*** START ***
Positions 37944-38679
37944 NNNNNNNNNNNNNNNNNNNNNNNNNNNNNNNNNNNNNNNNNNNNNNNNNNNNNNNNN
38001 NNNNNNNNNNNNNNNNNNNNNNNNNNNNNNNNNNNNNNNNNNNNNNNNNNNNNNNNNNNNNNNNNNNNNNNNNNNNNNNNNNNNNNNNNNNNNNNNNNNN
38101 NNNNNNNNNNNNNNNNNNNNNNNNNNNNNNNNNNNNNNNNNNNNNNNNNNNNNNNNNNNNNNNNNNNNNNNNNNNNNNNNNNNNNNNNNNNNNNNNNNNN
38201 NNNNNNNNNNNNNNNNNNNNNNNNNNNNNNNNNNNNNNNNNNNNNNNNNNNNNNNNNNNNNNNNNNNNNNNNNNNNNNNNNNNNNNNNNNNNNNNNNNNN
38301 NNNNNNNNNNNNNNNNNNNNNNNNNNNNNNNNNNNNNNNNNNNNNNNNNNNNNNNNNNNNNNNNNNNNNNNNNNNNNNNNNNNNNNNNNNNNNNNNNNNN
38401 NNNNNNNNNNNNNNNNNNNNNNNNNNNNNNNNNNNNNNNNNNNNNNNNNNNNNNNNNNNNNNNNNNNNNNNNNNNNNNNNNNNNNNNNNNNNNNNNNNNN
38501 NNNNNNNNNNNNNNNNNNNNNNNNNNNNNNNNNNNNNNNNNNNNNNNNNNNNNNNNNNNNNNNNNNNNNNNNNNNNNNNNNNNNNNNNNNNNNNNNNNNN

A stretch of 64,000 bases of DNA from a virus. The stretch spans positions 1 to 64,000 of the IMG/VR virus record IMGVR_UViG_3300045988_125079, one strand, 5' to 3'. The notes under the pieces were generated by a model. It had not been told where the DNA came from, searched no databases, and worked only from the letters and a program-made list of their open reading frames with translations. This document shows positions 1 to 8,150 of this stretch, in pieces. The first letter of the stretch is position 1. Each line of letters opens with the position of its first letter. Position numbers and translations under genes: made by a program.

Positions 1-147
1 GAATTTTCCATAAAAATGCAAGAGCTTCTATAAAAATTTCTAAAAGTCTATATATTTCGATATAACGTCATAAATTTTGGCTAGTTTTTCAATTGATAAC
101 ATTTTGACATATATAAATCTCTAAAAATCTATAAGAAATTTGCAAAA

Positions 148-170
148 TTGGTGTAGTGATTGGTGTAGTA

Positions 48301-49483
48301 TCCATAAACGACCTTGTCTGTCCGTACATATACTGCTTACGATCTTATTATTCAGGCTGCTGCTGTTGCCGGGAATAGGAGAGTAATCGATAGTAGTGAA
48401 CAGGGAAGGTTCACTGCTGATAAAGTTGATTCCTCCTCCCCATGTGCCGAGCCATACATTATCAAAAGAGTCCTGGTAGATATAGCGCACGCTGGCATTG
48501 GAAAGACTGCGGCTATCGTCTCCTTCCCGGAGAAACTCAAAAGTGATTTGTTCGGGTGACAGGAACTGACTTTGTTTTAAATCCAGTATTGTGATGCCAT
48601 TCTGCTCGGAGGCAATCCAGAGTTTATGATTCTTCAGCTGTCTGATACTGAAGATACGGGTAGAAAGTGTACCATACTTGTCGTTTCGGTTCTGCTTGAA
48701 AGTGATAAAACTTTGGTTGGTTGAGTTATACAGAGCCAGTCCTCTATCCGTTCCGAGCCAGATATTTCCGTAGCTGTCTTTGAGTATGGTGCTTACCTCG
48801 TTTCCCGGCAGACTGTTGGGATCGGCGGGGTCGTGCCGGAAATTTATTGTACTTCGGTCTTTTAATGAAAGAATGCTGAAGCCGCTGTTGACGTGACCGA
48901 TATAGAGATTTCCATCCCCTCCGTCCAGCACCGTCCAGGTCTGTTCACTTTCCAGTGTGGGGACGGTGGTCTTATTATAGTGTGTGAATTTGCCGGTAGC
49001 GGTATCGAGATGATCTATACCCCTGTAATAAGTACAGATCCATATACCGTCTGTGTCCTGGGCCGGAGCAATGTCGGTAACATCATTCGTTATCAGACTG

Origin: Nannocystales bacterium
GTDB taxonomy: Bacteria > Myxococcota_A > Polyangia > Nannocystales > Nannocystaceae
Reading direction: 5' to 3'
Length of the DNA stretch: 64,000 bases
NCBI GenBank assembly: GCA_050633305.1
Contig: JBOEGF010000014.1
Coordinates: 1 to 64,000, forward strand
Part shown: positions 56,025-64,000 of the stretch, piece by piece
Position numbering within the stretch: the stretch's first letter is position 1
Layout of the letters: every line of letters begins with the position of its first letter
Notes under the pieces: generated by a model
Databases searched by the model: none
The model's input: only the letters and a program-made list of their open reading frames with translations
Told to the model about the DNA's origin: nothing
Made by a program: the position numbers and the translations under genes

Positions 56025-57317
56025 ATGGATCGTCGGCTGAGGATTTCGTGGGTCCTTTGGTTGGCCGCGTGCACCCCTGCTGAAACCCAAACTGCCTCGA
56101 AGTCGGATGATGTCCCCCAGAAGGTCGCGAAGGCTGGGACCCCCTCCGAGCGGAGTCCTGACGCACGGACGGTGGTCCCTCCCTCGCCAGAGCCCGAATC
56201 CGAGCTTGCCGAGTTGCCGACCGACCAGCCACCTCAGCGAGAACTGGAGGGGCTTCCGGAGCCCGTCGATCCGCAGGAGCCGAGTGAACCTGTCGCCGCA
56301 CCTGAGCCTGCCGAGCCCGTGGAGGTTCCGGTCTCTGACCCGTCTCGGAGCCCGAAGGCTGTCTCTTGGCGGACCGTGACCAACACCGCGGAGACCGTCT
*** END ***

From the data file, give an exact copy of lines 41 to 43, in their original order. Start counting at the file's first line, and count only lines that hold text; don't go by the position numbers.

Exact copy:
56101 AGTCGGATGATGTCCCCCAGAAGGTCGCGAAGGCTGGGACCCCCTCCGAGCGGAGTCCTGACGCACGGACGGTGGTCCCTCCCTCGCCAGAGCCCGAATC
56201 CGAGCTTGCCGAGTTGCCGACCGACCAGCCACCTCAGCGAGAACTGGAGGGGCTTCCGGAGCCCGTCGATCCGCAGGAGCCGAGTGAACCTGTCGCCGCA
56301 CCTGAGCCTGCCGAGCCCGTGGAGGTTCCGGTCTCTGACCCGTCTCGGAGCCCGAAGGCTGTCTCTTGGCGGACCGTGACCAACACCGCGGAGACCGTCT